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Photos: Inside the Abandoned Bavarian Brewery/Jillian's Building

There are remnants of its previous lives.

Leopard print carpet, a discarded Madonna album, vacated DJ booths, and signs promoting fun and games remind trespassers that a Jillian's nightclub once operated here.

Its proud stature and leftover relics from the 19th century conjure memories of a signature local industry: beer.

The Bavarian Brewery Building has seen better days. Its outside is bruised and uninviting - but that hasn't stopped what appears to have been many from inviting themselves inside in the ten years since Jillian's last welcomed guests. Most of the glass left behind - mirrors, windows - has been destroyed, and many walls have been covered in graffiti, some referencing a local murder case, and others a not-so-flattering greeting for President-elect Donald Trump.

But this iconic castle-like structure that is seen by thousands of motorists each day rushing past Covington along Interstate 75 may soon be upon its best days yet.

Kenton County now owns it and hopes to operate the county government from within its hallowed halls. Judge/Executive Kris Knochelmann accompanied The River City News on a tour of the structure Thursday afternoon. The county is currently weighing its options after dropping $3.5 million to acquire it following a lengthy legal battle between the previous owner, hotel and casino developer Columbia-Sussex, and the City of Covington, which blocked the Crestview Hills-based corporation fro razing the landmark.

Originally cited as a potential location for a new casino in Covington, the building ultimately deteriorated under Columbia Sussex's decade-long ownership. The company never got its wish of expanded gaming in Kentucky and when it sought to tear down the Bavarian, claiming that the site was more marketable without it, preservationists and then the city government stopped it. 

On the other side of downtown, Kenton County has been grappling with what to do with its own deteriorating building, the nearly 50-year old Kenton County Administration Building, a small skyscraper that looms over the Roebling Suspension Bridge. Since the Kenton County Detention Center moved to the south end of the city, several floors of the government building have gone unused. A plan to relocate Northern Kentucky University's Chase College of Law there, after a proposed extensive and expensive renovation, was ultimately scrapped by the school

But the current county government site remains attractive for development, mainly because of its geography - right in the north end of a resurgent downtown Covington where new residential opportunities seemingly be built quickly enough.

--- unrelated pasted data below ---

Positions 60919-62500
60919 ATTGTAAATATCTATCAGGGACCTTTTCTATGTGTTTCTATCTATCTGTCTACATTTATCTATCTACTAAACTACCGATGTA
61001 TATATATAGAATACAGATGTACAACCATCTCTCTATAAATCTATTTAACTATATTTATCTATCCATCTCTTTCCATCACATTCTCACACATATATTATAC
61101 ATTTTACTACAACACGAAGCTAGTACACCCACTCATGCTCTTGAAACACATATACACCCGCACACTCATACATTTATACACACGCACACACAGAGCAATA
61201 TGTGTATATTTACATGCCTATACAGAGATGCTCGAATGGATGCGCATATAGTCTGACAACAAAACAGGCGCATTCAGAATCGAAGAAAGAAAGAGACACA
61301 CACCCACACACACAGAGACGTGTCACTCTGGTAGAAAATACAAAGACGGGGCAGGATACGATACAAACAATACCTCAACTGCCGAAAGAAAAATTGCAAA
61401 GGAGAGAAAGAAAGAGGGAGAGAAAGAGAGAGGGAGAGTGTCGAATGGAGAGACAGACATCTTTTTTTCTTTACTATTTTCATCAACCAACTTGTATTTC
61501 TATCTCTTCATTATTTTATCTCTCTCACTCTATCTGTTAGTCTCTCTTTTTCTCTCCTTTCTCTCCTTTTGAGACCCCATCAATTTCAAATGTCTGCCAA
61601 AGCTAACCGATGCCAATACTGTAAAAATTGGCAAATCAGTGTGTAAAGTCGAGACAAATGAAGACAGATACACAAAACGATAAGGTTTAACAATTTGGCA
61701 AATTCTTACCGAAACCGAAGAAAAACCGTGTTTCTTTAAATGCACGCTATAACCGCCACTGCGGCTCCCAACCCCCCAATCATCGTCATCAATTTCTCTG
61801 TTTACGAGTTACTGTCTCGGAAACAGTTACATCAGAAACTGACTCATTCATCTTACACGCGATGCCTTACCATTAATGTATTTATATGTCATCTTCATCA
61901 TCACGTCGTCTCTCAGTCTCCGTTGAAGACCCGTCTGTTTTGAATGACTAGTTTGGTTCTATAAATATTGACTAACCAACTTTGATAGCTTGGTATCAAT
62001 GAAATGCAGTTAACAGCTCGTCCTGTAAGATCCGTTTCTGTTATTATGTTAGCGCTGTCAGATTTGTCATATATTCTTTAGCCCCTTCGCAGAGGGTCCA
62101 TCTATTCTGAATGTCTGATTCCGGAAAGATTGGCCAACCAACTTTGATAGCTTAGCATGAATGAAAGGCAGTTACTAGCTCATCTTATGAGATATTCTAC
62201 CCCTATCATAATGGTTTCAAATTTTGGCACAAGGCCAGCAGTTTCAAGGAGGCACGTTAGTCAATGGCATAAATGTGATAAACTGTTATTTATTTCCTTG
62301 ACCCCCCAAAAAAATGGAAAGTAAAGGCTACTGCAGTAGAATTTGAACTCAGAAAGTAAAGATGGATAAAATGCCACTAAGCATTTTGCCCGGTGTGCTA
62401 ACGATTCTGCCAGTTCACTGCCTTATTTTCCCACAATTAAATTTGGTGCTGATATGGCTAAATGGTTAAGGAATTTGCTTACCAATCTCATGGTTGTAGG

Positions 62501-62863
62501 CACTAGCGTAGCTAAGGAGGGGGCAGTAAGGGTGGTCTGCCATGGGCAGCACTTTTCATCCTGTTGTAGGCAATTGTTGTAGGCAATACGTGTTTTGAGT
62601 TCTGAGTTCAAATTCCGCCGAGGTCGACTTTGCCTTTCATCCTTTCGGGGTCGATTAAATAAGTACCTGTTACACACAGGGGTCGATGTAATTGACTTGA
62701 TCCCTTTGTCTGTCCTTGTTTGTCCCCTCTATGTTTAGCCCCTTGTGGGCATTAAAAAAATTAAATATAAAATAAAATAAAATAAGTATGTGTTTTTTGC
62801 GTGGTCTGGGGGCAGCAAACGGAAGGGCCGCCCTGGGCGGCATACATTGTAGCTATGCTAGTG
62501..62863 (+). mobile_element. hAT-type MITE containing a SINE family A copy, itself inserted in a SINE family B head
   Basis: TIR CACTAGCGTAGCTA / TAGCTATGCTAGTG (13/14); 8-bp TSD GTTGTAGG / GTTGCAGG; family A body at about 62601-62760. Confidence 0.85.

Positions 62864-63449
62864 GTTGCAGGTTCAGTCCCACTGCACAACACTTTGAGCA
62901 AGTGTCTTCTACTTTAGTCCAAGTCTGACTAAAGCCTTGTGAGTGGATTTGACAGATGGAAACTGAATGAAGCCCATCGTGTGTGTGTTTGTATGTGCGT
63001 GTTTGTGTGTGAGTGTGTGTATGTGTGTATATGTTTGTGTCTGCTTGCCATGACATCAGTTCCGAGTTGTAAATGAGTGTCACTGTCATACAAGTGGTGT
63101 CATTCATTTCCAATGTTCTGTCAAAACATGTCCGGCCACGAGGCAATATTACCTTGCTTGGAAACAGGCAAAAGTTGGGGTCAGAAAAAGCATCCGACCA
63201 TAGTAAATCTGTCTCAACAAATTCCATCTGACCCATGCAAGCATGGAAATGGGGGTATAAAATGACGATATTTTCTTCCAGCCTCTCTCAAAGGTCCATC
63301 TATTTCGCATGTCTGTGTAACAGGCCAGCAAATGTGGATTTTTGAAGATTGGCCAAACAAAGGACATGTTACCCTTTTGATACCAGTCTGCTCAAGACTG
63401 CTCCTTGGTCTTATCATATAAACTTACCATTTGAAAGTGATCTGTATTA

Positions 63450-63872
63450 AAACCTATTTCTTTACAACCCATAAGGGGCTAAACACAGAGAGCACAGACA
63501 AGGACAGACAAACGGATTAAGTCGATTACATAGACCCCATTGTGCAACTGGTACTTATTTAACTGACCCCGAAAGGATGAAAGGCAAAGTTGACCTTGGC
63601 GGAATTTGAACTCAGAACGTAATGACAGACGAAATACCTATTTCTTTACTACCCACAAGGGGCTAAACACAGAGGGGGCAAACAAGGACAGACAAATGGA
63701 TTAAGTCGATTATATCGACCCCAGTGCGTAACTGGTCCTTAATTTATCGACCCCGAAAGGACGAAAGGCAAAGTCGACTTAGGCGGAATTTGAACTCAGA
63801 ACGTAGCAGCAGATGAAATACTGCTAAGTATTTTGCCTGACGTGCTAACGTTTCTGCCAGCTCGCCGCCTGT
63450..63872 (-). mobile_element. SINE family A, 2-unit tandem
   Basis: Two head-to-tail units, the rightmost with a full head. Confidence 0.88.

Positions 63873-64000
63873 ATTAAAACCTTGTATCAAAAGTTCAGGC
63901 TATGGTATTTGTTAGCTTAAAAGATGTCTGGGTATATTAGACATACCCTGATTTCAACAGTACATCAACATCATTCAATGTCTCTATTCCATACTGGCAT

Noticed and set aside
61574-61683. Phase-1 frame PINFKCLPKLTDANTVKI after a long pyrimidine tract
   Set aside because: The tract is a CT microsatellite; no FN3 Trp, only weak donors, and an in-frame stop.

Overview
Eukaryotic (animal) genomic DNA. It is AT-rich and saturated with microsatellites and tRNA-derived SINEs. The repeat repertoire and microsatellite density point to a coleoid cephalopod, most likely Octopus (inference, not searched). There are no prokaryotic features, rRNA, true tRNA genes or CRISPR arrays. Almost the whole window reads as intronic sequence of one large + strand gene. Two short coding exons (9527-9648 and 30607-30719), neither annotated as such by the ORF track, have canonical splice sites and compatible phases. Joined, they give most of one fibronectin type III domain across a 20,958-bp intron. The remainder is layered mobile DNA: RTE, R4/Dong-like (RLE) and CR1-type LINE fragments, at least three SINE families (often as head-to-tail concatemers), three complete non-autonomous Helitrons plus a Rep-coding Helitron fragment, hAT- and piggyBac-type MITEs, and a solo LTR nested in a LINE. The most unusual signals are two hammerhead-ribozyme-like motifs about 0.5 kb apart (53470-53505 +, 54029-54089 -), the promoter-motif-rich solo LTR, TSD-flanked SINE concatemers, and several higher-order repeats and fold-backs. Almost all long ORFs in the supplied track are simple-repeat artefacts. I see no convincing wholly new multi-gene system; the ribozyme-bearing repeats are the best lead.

In the meantime, Kenton County found a new home for its government at the Bavarian site, and the sprawling building may be able to accommodate more than them. There will be a study conducted that will offer analysis of what would be the best use, including the potential of tearing the whole thing down, anyway. That's unlikely, but it will be studied along with a partial demolition and no demolition at all. 

Because Kenton County has two county seats, Covington and Independence, the government also maintains a presence at the historic courthouse in Independence. GRW Engineering has been tapped to lead a process of studying the best use for that site, too. 

“Our search criteria for a County Administration Building in Covington required that the new location have much improved accessibility and free surface parking. That’s been accomplished with the Bavarian Brewery site,” said Knochelmann. “As we continue the pre-design process, we want to leave no stone unturned in evaluating every possible idea for the utilization of this property.”

“We’ve spoken with a number of governmental entities about co-locating. We’ve also been approached by a wide variety of individuals and organizations about possible partnerships. Early in the pre-design process, we want to get all possibilities on the table.”
 
Citizens are encouraged to visit the “New Kenton County Administration Building Project” section on the Kenton County website to learn more about the project and submit ideas or questions.
 
The open house will be at Covington Latin School, 21 East 11th Street, Covington, KY 41011, on December 14th from 4:00 P.M. to 7:00 p.m. Attendees will be able to learn more about the project, talk to staff working on it, and submit ideas and questions.
 
Story & photos by Michael Monks, editor & publisher

 

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